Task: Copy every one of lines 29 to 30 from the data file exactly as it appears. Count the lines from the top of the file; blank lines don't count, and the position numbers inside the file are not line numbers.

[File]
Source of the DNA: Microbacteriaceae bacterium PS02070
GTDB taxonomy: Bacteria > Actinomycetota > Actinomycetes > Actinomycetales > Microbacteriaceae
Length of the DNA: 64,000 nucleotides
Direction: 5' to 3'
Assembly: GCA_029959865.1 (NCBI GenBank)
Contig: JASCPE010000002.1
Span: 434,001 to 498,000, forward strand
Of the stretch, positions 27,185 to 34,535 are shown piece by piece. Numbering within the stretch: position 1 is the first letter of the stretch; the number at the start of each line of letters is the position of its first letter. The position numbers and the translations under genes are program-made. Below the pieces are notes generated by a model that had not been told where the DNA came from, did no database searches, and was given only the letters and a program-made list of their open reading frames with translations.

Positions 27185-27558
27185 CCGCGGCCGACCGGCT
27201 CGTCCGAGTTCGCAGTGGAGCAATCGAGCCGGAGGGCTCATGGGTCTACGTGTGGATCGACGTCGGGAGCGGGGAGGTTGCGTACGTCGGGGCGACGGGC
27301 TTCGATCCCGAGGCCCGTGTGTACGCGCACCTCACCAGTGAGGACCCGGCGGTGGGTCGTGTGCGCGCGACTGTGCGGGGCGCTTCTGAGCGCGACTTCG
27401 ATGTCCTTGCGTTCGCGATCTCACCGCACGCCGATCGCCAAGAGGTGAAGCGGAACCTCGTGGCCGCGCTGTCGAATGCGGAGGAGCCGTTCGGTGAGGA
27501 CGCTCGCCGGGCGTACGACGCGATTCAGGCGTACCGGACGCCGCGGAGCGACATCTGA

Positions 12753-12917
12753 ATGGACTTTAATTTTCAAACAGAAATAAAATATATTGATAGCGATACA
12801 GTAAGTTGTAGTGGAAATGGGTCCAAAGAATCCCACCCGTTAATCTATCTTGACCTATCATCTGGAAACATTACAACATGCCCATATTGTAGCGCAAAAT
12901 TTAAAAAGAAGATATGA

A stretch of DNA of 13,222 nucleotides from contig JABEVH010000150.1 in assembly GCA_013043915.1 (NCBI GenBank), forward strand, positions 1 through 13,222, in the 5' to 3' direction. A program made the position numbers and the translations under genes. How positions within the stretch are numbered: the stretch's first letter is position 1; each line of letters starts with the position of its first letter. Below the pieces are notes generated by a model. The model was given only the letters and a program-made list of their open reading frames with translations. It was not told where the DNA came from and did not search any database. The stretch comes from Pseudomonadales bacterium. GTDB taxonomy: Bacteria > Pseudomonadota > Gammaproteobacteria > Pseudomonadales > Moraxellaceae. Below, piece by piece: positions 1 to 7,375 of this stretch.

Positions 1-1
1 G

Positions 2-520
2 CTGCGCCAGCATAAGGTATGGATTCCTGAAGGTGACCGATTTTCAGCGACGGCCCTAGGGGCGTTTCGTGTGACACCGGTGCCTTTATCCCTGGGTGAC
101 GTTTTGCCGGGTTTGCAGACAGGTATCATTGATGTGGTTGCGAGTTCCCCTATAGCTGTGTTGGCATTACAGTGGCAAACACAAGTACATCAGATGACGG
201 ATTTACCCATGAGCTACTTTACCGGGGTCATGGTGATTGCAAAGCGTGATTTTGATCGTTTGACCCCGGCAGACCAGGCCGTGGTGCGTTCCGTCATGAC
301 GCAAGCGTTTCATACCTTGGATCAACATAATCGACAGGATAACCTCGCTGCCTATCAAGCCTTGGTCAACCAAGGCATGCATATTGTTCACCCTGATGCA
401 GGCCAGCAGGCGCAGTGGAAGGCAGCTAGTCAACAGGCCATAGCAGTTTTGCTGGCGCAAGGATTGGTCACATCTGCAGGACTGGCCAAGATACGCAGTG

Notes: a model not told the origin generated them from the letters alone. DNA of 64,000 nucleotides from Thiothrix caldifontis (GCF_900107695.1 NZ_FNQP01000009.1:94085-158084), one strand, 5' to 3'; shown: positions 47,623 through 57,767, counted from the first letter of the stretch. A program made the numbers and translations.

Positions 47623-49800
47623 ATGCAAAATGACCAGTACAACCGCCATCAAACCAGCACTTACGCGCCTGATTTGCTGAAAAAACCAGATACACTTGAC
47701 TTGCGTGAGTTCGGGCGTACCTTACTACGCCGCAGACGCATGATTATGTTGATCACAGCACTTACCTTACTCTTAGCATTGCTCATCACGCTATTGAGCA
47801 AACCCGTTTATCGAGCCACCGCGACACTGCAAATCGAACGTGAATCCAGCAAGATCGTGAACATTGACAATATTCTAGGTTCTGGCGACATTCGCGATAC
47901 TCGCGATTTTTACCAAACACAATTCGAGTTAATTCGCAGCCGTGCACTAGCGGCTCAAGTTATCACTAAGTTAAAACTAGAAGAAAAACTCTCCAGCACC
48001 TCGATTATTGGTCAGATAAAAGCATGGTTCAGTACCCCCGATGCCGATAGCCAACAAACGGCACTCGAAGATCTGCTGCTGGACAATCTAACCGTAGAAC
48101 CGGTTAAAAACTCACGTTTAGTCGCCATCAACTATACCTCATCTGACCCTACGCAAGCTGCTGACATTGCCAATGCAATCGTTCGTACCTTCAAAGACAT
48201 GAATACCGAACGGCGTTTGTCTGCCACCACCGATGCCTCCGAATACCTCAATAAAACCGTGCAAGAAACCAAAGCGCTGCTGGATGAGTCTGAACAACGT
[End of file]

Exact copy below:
Positions 47623-49800
47623 ATGCAAAATGACCAGTACAACCGCCATCAAACCAGCACTTACGCGCCTGATTTGCTGAAAAAACCAGATACACTTGAC